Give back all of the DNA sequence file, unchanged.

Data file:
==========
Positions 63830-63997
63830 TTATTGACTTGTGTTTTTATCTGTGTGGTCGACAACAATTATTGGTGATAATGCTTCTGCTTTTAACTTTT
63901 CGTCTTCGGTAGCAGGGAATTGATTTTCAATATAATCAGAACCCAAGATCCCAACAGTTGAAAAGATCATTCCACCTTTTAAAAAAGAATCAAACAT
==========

Positions 63830-63997
63830 TTATTGACTTGTGTTTTTATCTGTGTGGTCGACAACAATTATTGGTGATAATGCTTCTGCTTTTAACTTTT
63901 CGTCTTCGGTAGCAGGGAATTGATTTTCAATATAATCAGAACCCAAGATCCCAACAGTTGAAAAGATCATTCCACCTTTTAAAAAAGAATCAAACAT